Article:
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Thursday, 17 August 2017

How Three Doctors Invented A Disease To Fool The Nazis And Save Jewish Lives

The little-known story of Syndrome K, which stayed secret for 60 years after the war.


Lizz Callahan/Pixabay

Fatebenefratelli Hospital

From September 1943 to June 1944, Nazi forces occupied the city of Rome. During this time, a mysterious illness broke out, which led many to be quarantined in an isolated wing of the city’s Fatebenefratelli Hospital. Called Syndrome K, the disease resulted in zero fatalities, and instead saved dozens of Jewish lives.

Although highly feared, Syndrome K was actually nothing to worry about, as it was not a real disease at all. As Quartz explains, the illness was the brainchild of doctors Vittorio Sacerdoti, Giovanni Borromeo, and Adriano Ossicini, who saw an opportunity to save some of their Jewish neighbors and took it.

The hospital, located near the Jewish ghetto of Rome on the Tiber River, became home to scores of Italian Jews seeking refuge after the occupying Nazis had rounded up around 10,000 people to send away to concentration camps.

Devising a plan to keep these refugees safe, the trio of doctors diagnosed many of them with Syndrome K. Because the official medical paperwork for Syndrome K patients stated that they must be kept in quarantine, that is where they stayed and no one asked any questions.

“Syndrome K was put on patient papers to indicate that the sick person wasn’t sick at all, but Jewish,” Ossicini said in an interview with La Stampa. We created those papers for Jewish people as if they were ordinary patients, and in the moment when we had to say what disease they suffered? It was Syndrome K, meaning ‘I am admitting a Jew,’ as if he or she were ill, but they were all healthy.”

The name Syndrome K not only alerted hospital staff that the “patients” were actually Jewish refugees in good health but also served as a jab to their oppressors, specifically, Albert Kesselring and Herbert Kappler. Kesselring was a Nazi defensive strategist and the commander responsible for the Italian occupation, while Kappler was an SS colonel.

Hidden away in a separate ward of the facility, those “infected” with Syndrome K were instructed to cough and act sick in front of Nazi soldiers as they investigated Fatebenefratelli. The patients were said to be highly contagious, deterring Nazi officials from coming anywhere near the quarters they were being kept in. Nazi officials became terrified of contracting the mysterious illness, steering clear at all costs.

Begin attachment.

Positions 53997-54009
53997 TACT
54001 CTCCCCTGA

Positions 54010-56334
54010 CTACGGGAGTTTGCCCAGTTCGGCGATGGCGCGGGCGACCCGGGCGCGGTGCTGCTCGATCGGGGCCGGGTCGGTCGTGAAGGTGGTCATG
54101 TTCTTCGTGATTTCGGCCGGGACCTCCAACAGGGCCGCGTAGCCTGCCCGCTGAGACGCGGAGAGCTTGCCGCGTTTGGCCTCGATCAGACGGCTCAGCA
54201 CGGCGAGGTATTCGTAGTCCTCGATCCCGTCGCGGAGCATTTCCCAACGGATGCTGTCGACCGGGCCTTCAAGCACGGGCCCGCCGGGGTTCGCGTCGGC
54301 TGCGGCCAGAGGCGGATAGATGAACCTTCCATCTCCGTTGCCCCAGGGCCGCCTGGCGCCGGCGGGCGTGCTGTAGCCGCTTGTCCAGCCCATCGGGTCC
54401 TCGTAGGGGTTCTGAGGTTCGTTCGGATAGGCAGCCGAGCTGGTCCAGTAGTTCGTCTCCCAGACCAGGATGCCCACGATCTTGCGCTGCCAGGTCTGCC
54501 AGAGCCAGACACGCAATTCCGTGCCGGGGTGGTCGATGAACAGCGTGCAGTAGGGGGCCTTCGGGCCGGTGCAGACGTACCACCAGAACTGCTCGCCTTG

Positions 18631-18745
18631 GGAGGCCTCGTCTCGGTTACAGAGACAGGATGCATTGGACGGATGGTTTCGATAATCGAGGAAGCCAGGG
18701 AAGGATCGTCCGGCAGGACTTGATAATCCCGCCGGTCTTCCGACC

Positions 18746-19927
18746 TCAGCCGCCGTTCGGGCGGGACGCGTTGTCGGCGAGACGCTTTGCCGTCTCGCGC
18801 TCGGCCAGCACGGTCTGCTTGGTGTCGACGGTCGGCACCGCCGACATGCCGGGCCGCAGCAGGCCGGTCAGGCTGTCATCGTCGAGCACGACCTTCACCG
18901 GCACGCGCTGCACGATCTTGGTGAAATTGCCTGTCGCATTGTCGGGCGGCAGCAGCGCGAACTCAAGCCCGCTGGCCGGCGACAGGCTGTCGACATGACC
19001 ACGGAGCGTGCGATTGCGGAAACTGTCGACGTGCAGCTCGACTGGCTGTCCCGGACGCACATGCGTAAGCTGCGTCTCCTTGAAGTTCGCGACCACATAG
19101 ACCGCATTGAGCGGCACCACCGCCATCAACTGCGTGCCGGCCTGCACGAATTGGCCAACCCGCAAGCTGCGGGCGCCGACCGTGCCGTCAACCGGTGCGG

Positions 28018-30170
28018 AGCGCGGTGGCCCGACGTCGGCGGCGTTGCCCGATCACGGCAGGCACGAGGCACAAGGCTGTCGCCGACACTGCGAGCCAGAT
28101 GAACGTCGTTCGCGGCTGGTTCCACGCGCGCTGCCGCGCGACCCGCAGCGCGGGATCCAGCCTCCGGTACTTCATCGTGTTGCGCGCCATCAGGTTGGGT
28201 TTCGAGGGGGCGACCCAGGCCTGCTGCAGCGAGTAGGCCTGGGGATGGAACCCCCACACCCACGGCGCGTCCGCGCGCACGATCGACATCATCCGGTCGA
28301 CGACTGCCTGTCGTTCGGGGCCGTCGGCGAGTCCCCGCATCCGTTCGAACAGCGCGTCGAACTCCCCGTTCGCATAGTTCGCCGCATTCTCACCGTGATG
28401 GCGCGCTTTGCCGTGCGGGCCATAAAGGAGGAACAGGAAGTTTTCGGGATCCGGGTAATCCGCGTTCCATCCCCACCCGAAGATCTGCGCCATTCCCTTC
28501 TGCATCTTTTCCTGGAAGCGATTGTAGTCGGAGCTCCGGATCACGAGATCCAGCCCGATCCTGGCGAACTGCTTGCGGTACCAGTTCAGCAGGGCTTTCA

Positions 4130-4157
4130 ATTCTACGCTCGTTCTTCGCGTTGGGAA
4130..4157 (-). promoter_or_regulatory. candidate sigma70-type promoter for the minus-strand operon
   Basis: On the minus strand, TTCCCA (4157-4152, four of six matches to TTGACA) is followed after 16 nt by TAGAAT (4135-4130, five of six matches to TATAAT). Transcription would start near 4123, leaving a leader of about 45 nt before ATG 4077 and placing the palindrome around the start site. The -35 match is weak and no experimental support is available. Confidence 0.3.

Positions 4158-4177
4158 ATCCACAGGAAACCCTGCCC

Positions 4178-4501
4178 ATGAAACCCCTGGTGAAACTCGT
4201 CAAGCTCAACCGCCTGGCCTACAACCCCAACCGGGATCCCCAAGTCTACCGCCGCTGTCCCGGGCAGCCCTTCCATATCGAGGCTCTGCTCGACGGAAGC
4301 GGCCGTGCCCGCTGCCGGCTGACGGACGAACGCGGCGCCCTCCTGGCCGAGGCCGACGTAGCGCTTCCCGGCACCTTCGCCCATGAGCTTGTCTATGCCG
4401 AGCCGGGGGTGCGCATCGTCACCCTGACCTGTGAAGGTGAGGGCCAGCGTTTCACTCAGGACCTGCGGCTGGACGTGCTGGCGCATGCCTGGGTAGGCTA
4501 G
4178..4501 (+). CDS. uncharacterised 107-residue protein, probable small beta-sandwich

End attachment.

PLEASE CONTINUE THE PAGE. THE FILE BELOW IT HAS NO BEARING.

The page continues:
Wikimedia Commons

Giovanni Borromeo

Credited mainly to doctors Sacerdoti, Borromeo, and Ossicini, the operation was only made possible with the help of the entire staff, who played along with the plan, knowing exactly what to do when confronted with an incoming patient diagnosed with Syndrome K.

Had any single hospital worker spoken up and alerted German officials, the entire hospital would surely have been sent to perish in concentration camps.


Stefano Montesi/Corbis via Getty Images

Fatebenefratelli survivors embrace during a reunion at the hospital on June 21, 2016.

The combined efforts of Sacerdoti, Borromeo, Ossicini, and the entire hospital staff were only revealed 60 years later, and Borromeo specifically was recognized by the World Holocaust Remembrance Center in October 2004, not only for his work with Syndrome K, but for transferring Jewish patients to the hospital from the ghetto long before the occupation of the Nazis.

The Fatebenefratelli Hospital was recognized as a shelter for victims of Nazi persecution, and was named a “House of Life” in June, 2016. The ceremony was attended by Ossicini, 96-years-old at the time, along with some of the very people that his heroic efforts had helped save six decades before.


For a closer look at how the Nazi occupation affected millions of lives, view these heartrending Holocaust photos and see what Jewish life in Europe looked like before the Holocaust.


Edinburgh Festival: "Israeli Shalom festival" Despite protests show will go on


Nigel Goodrich, founder of the International Shalom Festival at the Fringe, said that the three-day event was an apolitical celebration of Israel’s cultural diversity

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An Israeli festival will go ahead in Edinburgh today despite calls for a boycott by pro-Palestinian supporters who are planning protests.

Nigel Goodrich, founder of the International Shalom Festival at the Fringe, said that performers would not tolerate harassment or intimidation by anyone using the event as a focal point for criticism of the Israeli state.

He said that the three-day event, now in its second year, was an apolitical celebration of Israel’s cultural diversity and pointed out that a mixture of Jewish, Muslim and Christian performers were taking part.

Critics called the event a projection of Israeli “soft power” because performers receive state funding. As many as 100 protesters are planning to gather outside Drummond Community High School today to disrupt the launch.